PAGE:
Tuesday, April 11, 2017

Reconstructing the confluence zone between Laurentide and Cordilleran ice sheets along the Rocky Mountain Foothills, south-west Alberta

Daniel J. Utting, Nigel Atkinson, Steven Pawley and Stephen J Livingstone
Journal of Quaternary Science
31(7) 769–787
30 August 2016
(Link) available for rent on Readcube for $6.00
(Link) available upon request


Figure:  Patterns of glacial lineations grouped into flowset components, with flowset Stage 1 being the earliest and flowset Stage 3 corresponding to the final glaciation. It is currently not understood as to which glaciation Stage 1 corresponds with, or the age of Stage 1.  The flowset components were given relative ages in the study area based on cross-cutting relationships, discussed in the text.






























Conclusions

We examined the landform record in an area of complex former ice flow within the confluence zone of the Cordilleran and Laurentide ice sheets. The landform record of this area has represented a key line of evidence in recognizing the confluence and mutual deflection of the Late Wisconsinan/Laurentide and Cordilleran ice sheets (Roed, 1975; Bednarski and Smith, 2007), although detailed evidence relating to the build-up, confluence and subsequence desuturing and retreat of these two ice sheets has hitherto remained uncertain.
 
Using a two-pronged approach of flowset interpretation and reconstruction of former proglacial lake extents, we have recognized three distinctive glaciodynamic stages within the fragmentary and overprinted landform record of this area.
 
The earliest of these stages (Stage 1) is identified by flowset components consisting of lineations on the foothills and plains, and on high summits. These landforms are overprinted by younger flow-set components and document a stage of unconstrained flow of Cordilleran ice out onto the Alberta Plains which was significantly more extensive than previously recognized in south-west Alberta. Although establishing the numerical age of this event was beyond the scope of the present study, this finding lends support to other reconstructions in the foothills (Moran, 1986; Bednarski and Smith, 2007) which have previously recognized evidence of an extensive CIS developing before the arrival of the LIS in the region.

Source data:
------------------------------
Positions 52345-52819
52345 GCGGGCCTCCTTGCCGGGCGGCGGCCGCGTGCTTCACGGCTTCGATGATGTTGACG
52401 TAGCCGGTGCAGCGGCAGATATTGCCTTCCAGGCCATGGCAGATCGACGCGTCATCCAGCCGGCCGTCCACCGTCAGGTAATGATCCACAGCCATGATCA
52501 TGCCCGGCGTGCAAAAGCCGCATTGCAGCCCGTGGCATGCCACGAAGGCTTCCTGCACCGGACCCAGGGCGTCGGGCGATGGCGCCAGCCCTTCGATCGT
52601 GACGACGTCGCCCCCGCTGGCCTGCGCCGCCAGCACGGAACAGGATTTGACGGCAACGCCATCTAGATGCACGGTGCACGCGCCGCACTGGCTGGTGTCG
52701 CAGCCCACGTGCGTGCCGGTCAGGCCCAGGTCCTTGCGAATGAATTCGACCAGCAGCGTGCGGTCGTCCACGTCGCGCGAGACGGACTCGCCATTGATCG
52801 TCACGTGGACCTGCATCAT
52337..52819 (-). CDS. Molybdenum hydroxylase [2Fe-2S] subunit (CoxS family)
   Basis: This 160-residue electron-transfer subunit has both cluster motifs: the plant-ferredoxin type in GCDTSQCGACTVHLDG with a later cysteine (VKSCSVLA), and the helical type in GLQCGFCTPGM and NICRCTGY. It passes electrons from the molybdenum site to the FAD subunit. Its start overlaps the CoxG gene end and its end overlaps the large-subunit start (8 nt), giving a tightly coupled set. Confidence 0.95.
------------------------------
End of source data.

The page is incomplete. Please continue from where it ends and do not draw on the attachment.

The second glaciodynamic stage (Stage 2) relates to Cordilleran ice flowing out of the Athabasca Valley and deflecting to the south-east upon encountering the Laurentide ice. The general pattern of flow identified in this study is broadly similar to that recognized by previous workers, but additional complexities have been revealed based on the examination of high resolution imagery and bare-earth LiDAR imagery. We find evidence that the along-the-mountain-front-flow (FSc-9, 15, 21) moved up into some of the smaller valleys, which suggests that some areas west of this flowset were ice free during this time.

The third glaciodynamic stage is represented by the retreat of ice from the mountain front, which is manifested in the development of a sequence of proglacial lakes created by glacial ice blocking the regional drainage. Localized flow-set components demonstrate that overall ice sheet recession was interrupted by re-advances or surges, such as in the Baptiste River (FSc-14, 16), North Saskatchewan River (FSc-18), Edson (FSc-4) and Obed (FSc-1) areas. All these re-advances are closely associated with proglacial lakes, suggesting the lakes induced instability in the ice sheet.

 The three phases of former ice-sheet flow documented by the geomorphological and proglacial lake extent record represent a framework for further ice sheet reconstruction studies. Another line of research expanding from the current study would be to establish the numerical ages of the flowset components and associated proglacial lake stages within he LIS and CIS interaction zone. Such an approach is essential to more broadly investigate how proglacial lake drainages correspond with deglaciation events, including whether the drainage events involved are sufficient to account for rapid deglacial global sea level rises as invoked by recent ice sheet modelling simulations (Gregoire et al., 2012).

No comments:

Post a Comment

Comments have temporarily been turned off. Because I currently have a heavy workload, I do not feel that I can do an acceptable job as moderator. Thanks for your understanding.

Note: Only a member of this blog may post a comment.